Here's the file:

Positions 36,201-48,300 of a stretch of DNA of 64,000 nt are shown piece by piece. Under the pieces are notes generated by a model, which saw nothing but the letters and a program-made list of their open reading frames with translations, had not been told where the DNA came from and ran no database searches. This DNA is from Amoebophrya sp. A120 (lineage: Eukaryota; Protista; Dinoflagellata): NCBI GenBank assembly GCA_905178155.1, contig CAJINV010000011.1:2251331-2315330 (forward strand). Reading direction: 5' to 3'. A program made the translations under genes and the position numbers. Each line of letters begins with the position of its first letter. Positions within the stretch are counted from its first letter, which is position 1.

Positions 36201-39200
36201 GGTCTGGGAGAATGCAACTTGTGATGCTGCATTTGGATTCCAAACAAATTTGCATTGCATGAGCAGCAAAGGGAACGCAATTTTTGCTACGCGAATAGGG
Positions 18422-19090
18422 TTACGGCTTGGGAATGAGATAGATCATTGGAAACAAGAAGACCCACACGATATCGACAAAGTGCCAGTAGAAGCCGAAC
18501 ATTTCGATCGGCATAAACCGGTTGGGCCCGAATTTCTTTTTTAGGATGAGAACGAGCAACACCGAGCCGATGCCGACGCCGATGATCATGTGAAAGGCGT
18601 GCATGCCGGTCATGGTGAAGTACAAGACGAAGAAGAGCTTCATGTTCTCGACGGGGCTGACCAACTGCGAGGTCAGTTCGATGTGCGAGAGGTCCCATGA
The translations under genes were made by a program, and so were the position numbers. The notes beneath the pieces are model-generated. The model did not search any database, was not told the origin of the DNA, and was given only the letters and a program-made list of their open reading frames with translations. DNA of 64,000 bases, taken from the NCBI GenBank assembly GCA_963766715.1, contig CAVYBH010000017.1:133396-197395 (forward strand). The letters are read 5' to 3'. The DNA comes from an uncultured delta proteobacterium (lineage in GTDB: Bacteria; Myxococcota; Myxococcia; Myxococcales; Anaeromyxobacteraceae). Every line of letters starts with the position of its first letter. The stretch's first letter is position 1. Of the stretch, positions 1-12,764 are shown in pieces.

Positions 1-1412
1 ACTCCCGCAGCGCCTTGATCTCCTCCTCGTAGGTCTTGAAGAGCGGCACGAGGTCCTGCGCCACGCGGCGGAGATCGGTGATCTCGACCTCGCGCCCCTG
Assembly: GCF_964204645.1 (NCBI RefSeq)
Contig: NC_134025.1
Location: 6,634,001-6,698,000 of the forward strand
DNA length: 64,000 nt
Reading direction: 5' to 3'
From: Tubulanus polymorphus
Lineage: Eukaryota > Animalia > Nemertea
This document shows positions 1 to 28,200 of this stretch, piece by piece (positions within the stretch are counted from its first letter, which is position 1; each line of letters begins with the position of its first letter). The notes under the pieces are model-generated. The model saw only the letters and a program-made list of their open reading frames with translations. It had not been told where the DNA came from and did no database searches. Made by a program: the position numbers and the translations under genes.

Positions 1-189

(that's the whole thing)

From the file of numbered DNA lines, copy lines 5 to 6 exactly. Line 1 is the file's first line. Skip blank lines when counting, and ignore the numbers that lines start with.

18422 TTACGGCTTGGGAATGAGATAGATCATTGGAAACAAGAAGACCCACACGATATCGACAAAGTGCCAGTAGAAGCCGAAC
18501 ATTTCGATCGGCATAAACCGGTTGGGCCCGAATTTCTTTTTTAGGATGAGAACGAGCAACACCGAGCCGATGCCGACGCCGATGATCATGTGAAAGGCGT